How to Make Baked Potatoes

$1.26 recipe / $0.31 each
by Beth - Budget Bytes
4.86 from 7 votes
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Let’s talk about baked potatoes for a second. This simple food is waaaaay overlooked. They’re inexpensive, simple to make, and can be turned into so many different meals. But there’s a little more to making a good baked potato than just tossing a potato into a hot oven. So today I’m going to share my simple baked potato recipe, plus some fun topping ideas so you can turn your baked potatoes from a simple side dish into a decked-out main dish.

Overhead view of baked potatoes lined up, opened and fluffed, with pats of butter inside

How to Make a GOOD Baked Potato in Three Steps:

There are a million different ways to bake a potato, but here is my simple, tried and true method for the perfect baked potato:

  1. Prep the Potatoes: Wash and dry the potatoes, then prick them all over with a fork. Drying the skin helps it crisp up in the oven instead of staying leathery. Pricking the skins allows steam to escape while they bake, preventing the potato from exploding in the oven.
  2. Season the Potatoes: Rub the outside of each potato with oil, then season with salt. Rubbing the skins with oil prevent the skins from becoming dry and papery. Seasoning with salt keeps the skins flavorful, and helps them crisp up a bit.
  3. Bake the Potatoes: Bake the potatoes in a preheated 400ºF oven until tender. Total baking time will depend on the size of your potatoes.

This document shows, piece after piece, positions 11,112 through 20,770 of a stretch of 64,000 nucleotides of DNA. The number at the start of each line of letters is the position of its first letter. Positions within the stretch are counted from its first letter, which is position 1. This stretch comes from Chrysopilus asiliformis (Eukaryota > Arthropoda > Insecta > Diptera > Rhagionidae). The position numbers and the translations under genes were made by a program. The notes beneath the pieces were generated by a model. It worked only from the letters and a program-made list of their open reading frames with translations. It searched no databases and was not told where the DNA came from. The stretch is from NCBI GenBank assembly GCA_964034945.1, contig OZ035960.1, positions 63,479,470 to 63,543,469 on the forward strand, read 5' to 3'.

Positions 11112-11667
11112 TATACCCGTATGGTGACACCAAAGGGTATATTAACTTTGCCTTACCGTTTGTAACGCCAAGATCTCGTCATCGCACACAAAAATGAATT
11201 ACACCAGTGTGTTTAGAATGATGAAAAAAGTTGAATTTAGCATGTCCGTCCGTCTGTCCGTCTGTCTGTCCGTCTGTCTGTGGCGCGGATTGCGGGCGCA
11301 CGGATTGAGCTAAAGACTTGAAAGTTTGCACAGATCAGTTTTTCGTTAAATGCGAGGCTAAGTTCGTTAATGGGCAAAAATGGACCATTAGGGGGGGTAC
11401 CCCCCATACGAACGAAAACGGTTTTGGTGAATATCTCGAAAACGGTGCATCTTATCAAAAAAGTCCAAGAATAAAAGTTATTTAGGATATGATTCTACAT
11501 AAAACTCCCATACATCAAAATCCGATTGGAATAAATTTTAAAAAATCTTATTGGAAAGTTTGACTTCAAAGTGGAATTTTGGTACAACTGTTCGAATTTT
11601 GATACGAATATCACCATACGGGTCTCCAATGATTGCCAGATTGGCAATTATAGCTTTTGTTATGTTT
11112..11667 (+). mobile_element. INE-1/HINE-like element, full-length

How Long Do You Bake Potatoes?

The total baking time depends on the size of your potatoes and the temperature of your oven. When baked at my recommended 400ºF oven, a ½ pound potato will take about 45 minutes, and a ¾ potato will take about 60 minutes. Always make sure to test your potato by piercing the potato in the center with a fork to make sure the potato has cooked through. The fork should slide into the potato easily without resistance.

What Temperature Should You Bake Potatoes At?

There are many different opinions on this, but my preferred temperature is 400ºF. I find this temperature to be a happy medium between long baking times and even cooking. Lower temperatures can make the potato take forever to cook through, while higher temperatures can sometimes overcook the outside before the inside of the potato has a chance to become tender.

Should I Wrap My Potato in Foil?

I don’t like the foil method. I like the way the potato skin has a nice “snap” to it when the skins are coated in oil and seasoned with salt, but are baked uncovered. Potatoes wrapped in foil have a much more delicate skin and I prefer my potatoes to have plenty of texture.

What is the Best Potato for Baking?